The Dream-Quest of Vellitt Boe sounded like a good read, but unfortunately did not live up to its potential. If you are looking for amazing surreal horror/science fiction, my advice is to read The Dream-Quest of Unknown Kadath instead!
Review by Renee Baer
May 11, 2017
This novella is basically a Lovecraft fan fiction, and well-written fan fiction is one of my guilty pleasures. I have always felt that The Dream-Quest of Unknown Kadath, the Lovecraft novella upon which this tale is based, was more science fiction than horror. Kij Johnson seems to be very well versed in the writing style of this particular genre. Her descriptions are both surreal and enthralling and she truly does manage to capture the feel of a world that exists only in dreams. I did smile at the various nods to the original “Dream Cycle” works by Lovecraft, such as the cat at Ulthar, the zoogs, and the zebras.
The Dream-Quest of Vellitt Boe is on one hand a version of Unknown Kadath from the perspective of a woman who resides solely in the dream world. On the other hand it is something entirely different. Vellitt Boe is a professor at Ulthar College and she is tasked with retrieving one of her students who has run away with a man from the waking world. What could be a very interesting and exciting story is, unfortunately, saturated with a heavy-handed sociopolitical message. This ruined the book for me.
It seems that on every page the reader is reminded that women are not held in the same regard as men in the dream world, and the reader is obviously meant to be upset by this. Ulthar College is not some kind of dream version of Miskatonic, rather it is an establishment for women only. Vellitt Boe is meant to be the “Strong Female Protagonist.” Vellitt goes on the quest to rescue her student and it is implied that this is the type of mission a woman of the dream world would typically not undergo. Which is all well and good, but the fact that she is a woman is beaten like a dead horse (or zebra as the case may be). Therefore, rather than Vellitt turning out to be an interesting and multi-faceted character, she instead becomes a caricature. A story that could have seriously held my interest and been a real page turner instead became a chore, a book that I slogged through only because I had chosen to review the tale and did not wish to shirk my responsibility.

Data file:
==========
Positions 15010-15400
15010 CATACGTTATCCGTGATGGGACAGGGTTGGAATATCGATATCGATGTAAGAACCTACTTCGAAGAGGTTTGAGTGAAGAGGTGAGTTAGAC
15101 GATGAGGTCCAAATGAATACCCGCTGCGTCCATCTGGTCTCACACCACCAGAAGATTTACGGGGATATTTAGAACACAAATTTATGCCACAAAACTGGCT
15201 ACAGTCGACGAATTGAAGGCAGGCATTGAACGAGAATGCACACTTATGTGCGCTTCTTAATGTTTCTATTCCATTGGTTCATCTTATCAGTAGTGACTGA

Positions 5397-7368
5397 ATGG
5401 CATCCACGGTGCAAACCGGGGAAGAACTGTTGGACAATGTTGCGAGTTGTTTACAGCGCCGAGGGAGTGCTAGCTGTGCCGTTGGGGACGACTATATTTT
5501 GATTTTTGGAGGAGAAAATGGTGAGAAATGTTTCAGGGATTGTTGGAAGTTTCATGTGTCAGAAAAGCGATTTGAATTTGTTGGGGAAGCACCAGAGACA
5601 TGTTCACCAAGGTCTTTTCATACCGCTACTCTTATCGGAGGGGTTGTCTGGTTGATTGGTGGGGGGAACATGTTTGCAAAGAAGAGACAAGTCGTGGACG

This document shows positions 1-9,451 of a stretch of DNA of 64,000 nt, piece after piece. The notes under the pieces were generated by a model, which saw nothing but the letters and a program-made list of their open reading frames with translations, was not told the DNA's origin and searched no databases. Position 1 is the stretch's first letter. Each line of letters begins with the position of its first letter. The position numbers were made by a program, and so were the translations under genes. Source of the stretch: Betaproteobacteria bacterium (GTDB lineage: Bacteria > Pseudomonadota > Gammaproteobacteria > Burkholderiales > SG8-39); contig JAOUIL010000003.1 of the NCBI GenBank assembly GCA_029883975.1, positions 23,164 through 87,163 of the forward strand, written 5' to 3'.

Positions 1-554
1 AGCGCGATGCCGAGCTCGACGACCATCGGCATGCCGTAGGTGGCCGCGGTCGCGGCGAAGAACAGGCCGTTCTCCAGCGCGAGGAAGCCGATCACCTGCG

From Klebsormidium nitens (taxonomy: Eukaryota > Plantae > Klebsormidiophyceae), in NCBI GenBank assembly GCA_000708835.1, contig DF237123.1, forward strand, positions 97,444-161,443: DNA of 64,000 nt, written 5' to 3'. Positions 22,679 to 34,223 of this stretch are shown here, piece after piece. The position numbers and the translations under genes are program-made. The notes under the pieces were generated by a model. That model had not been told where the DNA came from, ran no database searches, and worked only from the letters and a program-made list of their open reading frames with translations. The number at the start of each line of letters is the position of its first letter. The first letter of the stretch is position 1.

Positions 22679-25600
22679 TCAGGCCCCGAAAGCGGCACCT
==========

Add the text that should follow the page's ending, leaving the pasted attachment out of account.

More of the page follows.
Though the Acknowledgments page has nothing to do with the story proper, what it revealed to me about the author made me dislike the book even more. Kij Johnson mentions that she read Unknown Kadath at the age of ten and was horrified at the “racism” present in the story. She suggests that later she was disturbed by Lovecraft’s “sexism” as well. She states that this novella is her “adult self returning to a thing I loved as a child and seeing whether I could make adult sense of it.”
One gets tired of hearing about all of the racism and sexism in the works of H.P. Lovecraft. My opinion is that if his writing has so deeply offended you, simply close the book and read something else. Pass by the Lovecraft section in your library or favorite bookstore. That’s what I will do concerning the works of Kij Johnson in the future.